Feeds

EU will fund stem cell science

But there's a catch

Secure remote control for conventional and virtual desktops

The EU yesterday decided not to follow the Bush administration's lead and declined to impose a blanket ban on federal funding of scientists doing research on embryonic stem cells.

The politicians disappointed scientists, however, by refusing to allow EU cash to be used in projects which involve harvesting stem cells from surplus IVF embryos. Religious and pro-life lobbyists argue this constitutes taking human life, though scientists argue the embryos are currently destroyed when not required by an infertile couple.

In a statement, UK scientists' body the Royal Society said: "It remains to be seen what impact these limitations will have on stem cell research given that they impose greater restrictions than currently exist for EU research funding. It also remains to be seen whether the European Parliament approves these restrictions in November."

A qualified majority voted for proposals which do not include harvesting cells to be included in the £37bn 2007 to 2013 research budget. Poland, Austria, Malta, Slovakia and Lithuania voted against funding the entire field. The German research minister who had earlier told the meeting: "We must conserve human life from its conception. We want no financial incentives to kill embryos," accepted the compromise to fund every stage of stem cell science bar the first.

Speaking to The Guardian, Stephen Hawking, who famously suffers from motor neurone disease, described the EU settlement as a "fudge".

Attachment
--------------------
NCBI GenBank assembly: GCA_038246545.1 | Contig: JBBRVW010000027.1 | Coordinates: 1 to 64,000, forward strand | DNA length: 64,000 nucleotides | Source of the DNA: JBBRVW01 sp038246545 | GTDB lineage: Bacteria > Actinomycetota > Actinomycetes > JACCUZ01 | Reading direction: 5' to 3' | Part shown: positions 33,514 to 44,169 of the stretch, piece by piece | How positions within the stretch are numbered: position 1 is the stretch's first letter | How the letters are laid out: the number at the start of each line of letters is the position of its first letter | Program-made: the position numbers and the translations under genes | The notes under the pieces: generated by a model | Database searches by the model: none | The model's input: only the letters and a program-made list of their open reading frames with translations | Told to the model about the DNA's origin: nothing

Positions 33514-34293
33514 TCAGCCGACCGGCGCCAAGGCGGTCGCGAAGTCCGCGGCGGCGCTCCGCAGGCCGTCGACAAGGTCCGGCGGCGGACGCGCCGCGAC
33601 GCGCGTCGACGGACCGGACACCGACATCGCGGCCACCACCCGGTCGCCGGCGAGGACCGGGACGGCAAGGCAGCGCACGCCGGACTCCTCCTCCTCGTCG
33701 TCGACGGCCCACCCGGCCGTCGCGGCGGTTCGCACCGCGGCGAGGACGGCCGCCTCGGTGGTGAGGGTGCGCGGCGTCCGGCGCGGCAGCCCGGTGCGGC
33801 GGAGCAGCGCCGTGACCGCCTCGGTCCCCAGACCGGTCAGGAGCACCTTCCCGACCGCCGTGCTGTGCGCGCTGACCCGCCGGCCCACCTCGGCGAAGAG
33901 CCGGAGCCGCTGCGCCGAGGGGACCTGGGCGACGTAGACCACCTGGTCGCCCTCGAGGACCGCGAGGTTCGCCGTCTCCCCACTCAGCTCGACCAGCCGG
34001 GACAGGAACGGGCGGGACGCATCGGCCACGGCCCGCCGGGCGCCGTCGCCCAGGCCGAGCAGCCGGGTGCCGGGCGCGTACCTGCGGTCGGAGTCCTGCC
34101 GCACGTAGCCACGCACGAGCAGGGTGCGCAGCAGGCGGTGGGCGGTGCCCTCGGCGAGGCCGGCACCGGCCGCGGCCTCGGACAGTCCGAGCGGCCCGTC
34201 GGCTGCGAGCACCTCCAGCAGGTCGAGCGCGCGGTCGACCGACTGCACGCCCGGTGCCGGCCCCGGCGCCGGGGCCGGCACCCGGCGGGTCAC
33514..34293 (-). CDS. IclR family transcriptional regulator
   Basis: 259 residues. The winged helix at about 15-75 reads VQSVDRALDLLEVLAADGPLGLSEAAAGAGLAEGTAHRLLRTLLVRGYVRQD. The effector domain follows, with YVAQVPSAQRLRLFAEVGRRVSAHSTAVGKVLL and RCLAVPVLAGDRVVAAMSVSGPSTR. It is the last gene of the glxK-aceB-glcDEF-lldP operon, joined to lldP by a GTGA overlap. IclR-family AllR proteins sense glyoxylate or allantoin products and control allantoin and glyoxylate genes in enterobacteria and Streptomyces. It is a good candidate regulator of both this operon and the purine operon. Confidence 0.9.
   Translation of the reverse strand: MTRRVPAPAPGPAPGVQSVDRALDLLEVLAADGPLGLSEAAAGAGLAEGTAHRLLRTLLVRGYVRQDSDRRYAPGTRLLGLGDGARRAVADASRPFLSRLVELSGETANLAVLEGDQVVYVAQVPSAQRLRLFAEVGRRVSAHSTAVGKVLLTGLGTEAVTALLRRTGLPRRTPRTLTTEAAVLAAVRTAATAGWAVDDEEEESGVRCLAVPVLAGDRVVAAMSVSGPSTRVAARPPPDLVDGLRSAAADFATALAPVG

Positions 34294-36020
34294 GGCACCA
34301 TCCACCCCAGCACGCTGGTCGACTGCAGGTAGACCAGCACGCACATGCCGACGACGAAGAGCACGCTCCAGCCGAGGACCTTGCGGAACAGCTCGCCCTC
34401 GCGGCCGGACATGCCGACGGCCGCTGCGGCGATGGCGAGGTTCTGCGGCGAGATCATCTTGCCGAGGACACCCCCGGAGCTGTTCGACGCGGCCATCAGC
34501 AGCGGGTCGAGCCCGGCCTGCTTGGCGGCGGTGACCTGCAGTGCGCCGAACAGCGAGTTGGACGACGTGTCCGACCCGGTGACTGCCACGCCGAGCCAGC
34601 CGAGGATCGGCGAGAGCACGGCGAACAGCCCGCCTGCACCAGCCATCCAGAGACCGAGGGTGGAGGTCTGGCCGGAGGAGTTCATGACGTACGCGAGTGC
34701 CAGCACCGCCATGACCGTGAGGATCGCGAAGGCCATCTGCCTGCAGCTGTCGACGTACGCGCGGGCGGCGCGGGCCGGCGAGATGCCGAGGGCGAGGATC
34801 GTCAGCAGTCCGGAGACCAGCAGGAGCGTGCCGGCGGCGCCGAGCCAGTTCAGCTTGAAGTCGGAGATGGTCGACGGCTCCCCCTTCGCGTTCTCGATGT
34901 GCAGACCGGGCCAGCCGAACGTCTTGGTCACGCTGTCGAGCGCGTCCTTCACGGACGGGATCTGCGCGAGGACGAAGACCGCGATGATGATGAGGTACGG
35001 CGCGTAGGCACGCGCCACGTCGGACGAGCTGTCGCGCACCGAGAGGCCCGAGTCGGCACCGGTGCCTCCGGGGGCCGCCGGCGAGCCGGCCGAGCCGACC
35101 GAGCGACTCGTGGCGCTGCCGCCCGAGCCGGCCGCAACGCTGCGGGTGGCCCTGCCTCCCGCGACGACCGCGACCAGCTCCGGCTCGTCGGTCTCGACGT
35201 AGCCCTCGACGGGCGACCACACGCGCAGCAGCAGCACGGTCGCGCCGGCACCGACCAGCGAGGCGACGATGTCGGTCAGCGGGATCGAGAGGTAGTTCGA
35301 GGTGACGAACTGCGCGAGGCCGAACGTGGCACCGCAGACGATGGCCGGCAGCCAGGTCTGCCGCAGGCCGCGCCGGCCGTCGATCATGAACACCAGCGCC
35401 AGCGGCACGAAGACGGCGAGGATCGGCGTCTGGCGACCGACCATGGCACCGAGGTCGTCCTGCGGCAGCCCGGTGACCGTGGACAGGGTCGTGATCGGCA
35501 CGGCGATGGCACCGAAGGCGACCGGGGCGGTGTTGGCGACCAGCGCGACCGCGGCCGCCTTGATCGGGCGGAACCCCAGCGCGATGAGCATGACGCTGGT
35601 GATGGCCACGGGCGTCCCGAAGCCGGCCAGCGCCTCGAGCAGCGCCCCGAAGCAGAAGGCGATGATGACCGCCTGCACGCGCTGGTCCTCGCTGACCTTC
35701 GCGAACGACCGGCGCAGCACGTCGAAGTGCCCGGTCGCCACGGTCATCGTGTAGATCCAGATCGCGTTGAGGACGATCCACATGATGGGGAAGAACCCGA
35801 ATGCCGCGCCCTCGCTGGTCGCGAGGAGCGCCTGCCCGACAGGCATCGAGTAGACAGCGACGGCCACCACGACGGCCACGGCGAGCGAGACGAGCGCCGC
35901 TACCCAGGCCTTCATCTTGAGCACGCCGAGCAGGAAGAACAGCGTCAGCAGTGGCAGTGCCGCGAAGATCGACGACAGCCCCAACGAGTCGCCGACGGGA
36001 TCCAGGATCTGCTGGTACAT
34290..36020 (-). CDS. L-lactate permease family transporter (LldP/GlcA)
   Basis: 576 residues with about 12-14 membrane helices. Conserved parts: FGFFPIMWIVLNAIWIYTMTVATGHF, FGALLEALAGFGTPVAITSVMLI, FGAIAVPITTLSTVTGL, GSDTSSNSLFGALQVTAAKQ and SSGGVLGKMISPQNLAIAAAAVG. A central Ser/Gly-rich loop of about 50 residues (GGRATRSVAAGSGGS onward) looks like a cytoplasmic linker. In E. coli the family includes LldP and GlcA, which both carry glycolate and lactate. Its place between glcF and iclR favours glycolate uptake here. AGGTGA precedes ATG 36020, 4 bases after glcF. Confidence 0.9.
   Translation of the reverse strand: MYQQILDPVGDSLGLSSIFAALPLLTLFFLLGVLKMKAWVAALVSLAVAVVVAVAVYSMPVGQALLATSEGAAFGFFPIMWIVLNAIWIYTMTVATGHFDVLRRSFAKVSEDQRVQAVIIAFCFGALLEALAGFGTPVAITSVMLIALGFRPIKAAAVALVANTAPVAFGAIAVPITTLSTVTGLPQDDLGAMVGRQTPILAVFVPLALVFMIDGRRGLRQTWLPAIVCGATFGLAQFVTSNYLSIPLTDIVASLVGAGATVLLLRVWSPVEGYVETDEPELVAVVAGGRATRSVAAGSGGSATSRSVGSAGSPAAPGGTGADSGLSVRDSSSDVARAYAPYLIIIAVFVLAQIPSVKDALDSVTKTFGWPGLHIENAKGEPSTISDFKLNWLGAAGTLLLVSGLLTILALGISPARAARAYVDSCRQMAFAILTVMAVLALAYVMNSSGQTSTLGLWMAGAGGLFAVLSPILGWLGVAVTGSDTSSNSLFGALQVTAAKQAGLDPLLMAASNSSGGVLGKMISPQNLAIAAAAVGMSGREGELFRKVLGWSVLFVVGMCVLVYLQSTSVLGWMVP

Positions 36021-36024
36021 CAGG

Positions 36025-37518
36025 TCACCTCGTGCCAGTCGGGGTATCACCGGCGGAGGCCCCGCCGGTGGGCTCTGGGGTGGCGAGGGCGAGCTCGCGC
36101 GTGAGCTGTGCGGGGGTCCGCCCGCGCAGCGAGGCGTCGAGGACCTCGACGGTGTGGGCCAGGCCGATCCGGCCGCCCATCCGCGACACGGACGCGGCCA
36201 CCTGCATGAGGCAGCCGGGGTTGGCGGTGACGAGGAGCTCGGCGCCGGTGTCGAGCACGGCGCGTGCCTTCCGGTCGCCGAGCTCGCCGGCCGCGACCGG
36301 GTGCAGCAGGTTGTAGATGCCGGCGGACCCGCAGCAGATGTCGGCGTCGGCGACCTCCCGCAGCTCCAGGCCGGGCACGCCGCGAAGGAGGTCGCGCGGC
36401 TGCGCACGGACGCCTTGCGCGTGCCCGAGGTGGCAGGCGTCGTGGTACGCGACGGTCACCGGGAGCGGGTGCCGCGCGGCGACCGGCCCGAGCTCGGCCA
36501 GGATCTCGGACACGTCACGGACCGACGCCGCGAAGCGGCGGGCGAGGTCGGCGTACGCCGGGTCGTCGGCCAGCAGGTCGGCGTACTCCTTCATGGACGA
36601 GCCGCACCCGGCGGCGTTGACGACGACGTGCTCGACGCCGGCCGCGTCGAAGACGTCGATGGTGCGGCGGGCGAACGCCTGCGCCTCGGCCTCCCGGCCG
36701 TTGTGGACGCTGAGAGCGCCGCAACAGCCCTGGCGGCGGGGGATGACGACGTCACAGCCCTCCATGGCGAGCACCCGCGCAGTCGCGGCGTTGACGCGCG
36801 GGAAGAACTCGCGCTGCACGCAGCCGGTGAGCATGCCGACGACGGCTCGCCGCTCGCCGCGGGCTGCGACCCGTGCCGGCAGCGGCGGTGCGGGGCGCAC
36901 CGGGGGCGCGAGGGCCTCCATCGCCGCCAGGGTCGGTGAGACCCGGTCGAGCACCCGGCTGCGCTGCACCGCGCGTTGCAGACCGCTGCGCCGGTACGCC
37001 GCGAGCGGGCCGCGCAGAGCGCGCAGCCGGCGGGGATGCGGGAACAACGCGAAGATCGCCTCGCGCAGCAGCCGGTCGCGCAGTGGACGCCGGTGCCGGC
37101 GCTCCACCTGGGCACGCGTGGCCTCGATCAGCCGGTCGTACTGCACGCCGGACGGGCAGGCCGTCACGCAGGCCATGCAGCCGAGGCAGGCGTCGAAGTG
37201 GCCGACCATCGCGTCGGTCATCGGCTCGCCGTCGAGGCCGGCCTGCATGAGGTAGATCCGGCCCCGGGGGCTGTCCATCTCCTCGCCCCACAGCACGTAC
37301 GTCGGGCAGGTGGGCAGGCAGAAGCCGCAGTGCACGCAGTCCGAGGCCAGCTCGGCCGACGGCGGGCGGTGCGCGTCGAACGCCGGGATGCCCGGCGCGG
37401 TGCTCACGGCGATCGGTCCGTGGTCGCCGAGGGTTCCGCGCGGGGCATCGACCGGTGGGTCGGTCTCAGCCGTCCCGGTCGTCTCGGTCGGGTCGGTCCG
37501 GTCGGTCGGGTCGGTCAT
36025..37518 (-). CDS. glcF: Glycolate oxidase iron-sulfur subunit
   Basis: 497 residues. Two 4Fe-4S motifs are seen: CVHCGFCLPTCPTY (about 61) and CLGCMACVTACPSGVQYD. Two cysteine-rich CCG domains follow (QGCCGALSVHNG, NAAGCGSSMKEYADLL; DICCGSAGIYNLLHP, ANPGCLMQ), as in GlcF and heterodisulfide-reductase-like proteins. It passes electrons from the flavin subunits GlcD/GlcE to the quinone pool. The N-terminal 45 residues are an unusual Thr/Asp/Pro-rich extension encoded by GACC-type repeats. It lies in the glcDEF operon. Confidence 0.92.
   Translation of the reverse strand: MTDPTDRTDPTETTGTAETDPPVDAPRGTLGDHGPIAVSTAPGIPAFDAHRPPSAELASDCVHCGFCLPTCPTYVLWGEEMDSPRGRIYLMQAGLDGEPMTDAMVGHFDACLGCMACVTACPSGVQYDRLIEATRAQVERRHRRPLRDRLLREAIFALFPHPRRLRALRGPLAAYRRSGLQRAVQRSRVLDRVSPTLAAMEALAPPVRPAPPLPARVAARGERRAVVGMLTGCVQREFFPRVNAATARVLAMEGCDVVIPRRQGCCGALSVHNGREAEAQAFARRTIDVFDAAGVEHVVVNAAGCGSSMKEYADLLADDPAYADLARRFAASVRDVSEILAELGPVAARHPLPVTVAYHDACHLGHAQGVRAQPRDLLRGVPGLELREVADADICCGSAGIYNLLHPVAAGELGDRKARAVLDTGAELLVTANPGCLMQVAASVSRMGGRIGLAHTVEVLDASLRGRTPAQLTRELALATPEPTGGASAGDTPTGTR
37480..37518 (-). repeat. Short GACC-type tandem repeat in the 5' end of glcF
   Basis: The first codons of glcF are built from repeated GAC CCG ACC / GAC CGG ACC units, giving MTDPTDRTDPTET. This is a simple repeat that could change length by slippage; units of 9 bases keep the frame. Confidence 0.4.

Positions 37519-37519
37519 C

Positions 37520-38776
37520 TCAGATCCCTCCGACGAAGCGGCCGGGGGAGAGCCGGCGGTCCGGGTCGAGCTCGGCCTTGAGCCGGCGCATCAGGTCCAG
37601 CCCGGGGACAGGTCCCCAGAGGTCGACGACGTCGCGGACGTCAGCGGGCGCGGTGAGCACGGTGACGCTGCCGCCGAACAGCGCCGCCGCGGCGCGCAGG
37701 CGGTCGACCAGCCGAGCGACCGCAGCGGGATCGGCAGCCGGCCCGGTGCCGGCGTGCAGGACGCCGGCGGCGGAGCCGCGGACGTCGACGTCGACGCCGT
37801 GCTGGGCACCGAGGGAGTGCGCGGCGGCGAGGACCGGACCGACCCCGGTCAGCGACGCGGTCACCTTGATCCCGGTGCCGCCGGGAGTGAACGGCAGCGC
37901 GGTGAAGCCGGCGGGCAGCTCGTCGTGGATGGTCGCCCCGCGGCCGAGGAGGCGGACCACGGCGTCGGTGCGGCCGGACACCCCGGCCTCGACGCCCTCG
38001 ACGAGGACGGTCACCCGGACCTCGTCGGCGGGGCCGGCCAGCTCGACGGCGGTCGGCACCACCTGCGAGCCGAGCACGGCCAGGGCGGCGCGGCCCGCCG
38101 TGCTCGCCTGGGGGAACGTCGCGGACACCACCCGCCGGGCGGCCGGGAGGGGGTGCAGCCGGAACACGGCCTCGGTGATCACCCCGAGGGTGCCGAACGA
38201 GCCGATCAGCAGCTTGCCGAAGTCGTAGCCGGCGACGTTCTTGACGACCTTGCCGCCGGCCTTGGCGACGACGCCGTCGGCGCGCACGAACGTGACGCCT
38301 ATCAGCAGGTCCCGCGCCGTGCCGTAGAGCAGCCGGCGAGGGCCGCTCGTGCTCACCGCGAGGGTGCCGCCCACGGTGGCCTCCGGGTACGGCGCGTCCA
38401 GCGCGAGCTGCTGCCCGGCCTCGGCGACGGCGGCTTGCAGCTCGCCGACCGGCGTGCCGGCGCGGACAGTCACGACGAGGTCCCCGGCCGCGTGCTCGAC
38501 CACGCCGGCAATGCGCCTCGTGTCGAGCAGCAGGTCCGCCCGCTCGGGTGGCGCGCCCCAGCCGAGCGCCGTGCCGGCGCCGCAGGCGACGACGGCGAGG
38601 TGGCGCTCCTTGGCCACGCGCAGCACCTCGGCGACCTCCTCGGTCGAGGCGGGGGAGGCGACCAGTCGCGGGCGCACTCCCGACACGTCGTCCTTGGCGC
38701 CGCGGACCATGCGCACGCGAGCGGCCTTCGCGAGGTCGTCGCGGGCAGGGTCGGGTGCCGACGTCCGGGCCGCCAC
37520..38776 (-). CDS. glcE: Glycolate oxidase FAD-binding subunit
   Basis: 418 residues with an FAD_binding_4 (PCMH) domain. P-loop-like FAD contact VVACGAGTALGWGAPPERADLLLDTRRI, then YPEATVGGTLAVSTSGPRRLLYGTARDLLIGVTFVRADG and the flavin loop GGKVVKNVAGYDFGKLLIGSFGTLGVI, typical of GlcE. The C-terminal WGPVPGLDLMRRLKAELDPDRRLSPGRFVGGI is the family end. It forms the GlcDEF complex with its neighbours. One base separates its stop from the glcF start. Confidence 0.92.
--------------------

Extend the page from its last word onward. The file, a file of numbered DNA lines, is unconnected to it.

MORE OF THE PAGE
National governments remain free to fund scientists as they wish. The UK research councils have already given funding to therapeutic cloning projects, similar to those faked in Korea by Hwang Woo-Suk.

The worry among academics is that the EU funding restrictions will make pan-European cooperation more difficult, and so slow progress towards cures for debilitating diseases such as Parkinson's. ®

Boost IT visibility and business value

More from The Register

next story
Our LOHAN spaceplane ballocket Kickstarter climbs through £8000
Through 25 per cent but more is needed: Get your UNIQUE rewards!
Cutting cancer rates: Data, models and a happy ending?
How surgery might be making cancer prognoses worse
Boffins ID freakish spine-smothered prehistoric critter: The CLAW gave it away
Bizarre-looking creature actually related to velvet worms
CRR-CRRRK, beep, beep: Mars space truck backs out of slippery sand trap
Curiosity finds new drilling target after course correction
SpaceX prototype rocket EXPLODES over Texas. 'Tricky' biz, says Elon Musk
No injuries or near injuries. Flight stayed in designated area
Brit balloon bod Bodnar overflies North Pole
B-64 amateur ultralight payload approaching second circumnavigation
Galileo, Galileo! Galileo, Galileo! Galileo fit to go. Magnifico
I'm just a poor boy, nobody loves me. But at least I can find my way with ESA GPS by 2017
Astronomers scramble for obs on new comet
Amateur gets fifth confirmed discovery
prev story

Whitepapers

Implementing global e-invoicing with guaranteed legal certainty
Explaining the role local tax compliance plays in successful supply chain management and e-business and how leading global brands are addressing this.
5 things you didn’t know about cloud backup
IT departments are embracing cloud backup, but there’s a lot you need to know before choosing a service provider. Learn all the critical things you need to know.
Why and how to choose the right cloud vendor
The benefits of cloud-based storage in your processes. Eliminate onsite, disk-based backup and archiving in favor of cloud-based data protection.
Top 8 considerations to enable and simplify mobility
In this whitepaper learn how to successfully add mobile capabilities simply and cost effectively.
High Performance for All
While HPC is not new, it has traditionally been seen as a specialist area – is it now geared up to meet more mainstream requirements?